Physicians need to be wary of “creative billing” practices
As a physician, you want what is best for your patient. You build close relationships with them and work hard to accommodate them in all ways possible, even in paying their bills. Despite the fact that the services you provided to a patient were medically necessary, you could still violate the Anti-Kickback Statute (AKS). The AKS strictly regulates physician compensation when payments are supposed to be reimbursable by federal health care programs.
You can unknowingly violate the AKS
It is illegal for a physician to accept anything of value in exchange for any product and or service that should have been paid for by government programs like Medicaid. Below are examples of actions that may violate the AKS:
- More affordable office rent for your clinic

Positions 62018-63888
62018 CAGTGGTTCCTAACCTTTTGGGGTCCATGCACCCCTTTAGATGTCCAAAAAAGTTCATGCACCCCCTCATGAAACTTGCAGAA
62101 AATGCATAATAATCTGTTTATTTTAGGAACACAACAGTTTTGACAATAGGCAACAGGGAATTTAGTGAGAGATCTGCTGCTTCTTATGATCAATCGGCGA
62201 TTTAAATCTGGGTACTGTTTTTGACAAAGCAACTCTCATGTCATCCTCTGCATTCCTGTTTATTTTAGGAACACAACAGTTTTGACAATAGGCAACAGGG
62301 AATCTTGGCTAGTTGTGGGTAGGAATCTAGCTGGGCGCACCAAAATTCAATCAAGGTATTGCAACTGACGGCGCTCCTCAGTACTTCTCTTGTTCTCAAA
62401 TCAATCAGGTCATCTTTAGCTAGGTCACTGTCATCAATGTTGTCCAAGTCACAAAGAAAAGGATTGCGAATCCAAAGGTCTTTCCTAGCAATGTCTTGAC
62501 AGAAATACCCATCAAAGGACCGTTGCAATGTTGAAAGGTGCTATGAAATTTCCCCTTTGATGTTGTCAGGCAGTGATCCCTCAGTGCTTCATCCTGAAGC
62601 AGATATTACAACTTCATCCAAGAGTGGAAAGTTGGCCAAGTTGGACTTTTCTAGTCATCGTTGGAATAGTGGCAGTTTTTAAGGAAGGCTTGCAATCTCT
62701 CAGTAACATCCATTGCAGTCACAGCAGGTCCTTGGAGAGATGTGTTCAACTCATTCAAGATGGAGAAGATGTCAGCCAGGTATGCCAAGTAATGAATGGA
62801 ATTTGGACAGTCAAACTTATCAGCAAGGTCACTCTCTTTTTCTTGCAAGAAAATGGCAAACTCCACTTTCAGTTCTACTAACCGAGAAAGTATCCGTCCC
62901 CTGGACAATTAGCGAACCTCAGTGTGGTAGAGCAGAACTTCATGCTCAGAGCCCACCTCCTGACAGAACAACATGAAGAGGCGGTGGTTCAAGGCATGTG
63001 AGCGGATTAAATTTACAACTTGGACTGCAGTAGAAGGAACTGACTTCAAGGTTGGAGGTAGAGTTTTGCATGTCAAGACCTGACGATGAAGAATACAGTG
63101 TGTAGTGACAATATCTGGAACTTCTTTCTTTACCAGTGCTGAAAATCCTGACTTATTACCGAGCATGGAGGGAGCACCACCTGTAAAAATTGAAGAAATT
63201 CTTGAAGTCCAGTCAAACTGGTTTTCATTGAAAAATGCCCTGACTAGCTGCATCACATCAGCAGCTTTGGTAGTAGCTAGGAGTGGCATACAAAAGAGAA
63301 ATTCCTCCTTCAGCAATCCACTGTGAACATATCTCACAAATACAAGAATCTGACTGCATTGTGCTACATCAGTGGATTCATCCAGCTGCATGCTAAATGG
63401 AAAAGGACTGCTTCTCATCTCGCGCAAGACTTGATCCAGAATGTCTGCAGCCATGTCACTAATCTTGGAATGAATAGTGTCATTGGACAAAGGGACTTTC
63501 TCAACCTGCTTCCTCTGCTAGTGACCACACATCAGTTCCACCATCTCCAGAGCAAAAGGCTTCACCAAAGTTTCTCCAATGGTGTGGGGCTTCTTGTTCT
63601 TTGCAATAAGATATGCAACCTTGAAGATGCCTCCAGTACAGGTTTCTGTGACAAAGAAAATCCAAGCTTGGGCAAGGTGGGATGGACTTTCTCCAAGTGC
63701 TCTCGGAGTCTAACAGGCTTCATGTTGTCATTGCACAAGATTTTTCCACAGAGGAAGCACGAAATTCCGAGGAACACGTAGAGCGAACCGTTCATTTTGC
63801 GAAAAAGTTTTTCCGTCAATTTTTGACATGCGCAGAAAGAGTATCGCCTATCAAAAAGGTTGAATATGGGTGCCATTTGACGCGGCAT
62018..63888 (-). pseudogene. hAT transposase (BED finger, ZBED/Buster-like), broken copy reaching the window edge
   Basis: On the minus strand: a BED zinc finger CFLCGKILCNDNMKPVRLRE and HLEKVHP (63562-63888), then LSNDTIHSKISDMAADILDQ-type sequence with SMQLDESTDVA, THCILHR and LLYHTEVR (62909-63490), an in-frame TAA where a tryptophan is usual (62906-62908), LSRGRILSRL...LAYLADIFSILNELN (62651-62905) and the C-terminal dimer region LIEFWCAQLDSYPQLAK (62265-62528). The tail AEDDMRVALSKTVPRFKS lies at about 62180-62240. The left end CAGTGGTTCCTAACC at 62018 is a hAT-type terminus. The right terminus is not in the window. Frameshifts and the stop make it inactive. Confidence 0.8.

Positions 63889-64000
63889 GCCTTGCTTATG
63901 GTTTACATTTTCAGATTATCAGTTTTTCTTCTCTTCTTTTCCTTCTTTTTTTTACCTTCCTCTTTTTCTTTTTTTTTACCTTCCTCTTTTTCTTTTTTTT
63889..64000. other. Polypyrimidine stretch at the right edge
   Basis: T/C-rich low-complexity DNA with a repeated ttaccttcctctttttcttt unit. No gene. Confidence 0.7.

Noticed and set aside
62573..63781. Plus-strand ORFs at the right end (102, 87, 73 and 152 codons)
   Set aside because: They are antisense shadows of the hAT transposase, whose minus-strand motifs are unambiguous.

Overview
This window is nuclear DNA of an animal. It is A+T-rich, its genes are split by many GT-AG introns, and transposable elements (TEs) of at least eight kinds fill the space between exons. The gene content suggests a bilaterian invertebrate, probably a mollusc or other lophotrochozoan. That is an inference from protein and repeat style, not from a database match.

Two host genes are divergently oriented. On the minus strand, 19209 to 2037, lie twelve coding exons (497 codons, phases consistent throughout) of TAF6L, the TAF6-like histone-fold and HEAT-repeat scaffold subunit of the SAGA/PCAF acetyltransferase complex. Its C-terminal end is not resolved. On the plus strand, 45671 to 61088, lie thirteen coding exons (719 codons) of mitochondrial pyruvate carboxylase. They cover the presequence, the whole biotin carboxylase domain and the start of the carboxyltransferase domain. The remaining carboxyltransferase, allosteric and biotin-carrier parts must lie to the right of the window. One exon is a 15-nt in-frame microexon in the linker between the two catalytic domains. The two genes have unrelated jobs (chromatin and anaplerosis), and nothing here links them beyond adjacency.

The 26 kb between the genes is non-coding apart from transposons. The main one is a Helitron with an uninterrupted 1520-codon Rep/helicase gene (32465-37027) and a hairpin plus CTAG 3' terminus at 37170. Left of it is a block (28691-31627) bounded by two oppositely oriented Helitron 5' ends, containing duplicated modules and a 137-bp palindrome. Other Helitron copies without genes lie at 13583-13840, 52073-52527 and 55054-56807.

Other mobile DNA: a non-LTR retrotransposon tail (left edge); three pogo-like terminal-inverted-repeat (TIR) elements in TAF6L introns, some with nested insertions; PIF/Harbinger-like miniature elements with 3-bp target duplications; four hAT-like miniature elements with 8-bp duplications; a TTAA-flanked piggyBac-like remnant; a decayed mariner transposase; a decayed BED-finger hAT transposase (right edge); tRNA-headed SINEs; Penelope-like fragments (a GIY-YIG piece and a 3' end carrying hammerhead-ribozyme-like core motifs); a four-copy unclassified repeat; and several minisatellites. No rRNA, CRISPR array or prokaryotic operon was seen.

- Expensive meals from medical representatives
- Luxurious vacations from drug companies
- A watch or car from patients or business clients
- Cash higher than the fair market value
However, physicians can offer free and even discounted services to their patients with no insurance, but officials can still view the waiving of copayment as a breach of statutory duty.
Violations of the AKS are not only civil offenses like the Physicians Self-Referral Law; these are criminal offenses. Your intent may have been good, but it does not always look that way on paper.
Facing AKS charges requires legal help
Any breach of the AKS highlights that it is an intent-focused crime; however, with penalties as high as $50,000 and 5 years of jail time, the government will not go easy on the defense. With the proper guidance, the legal system can ensure that your business will not face any unnecessary infractions.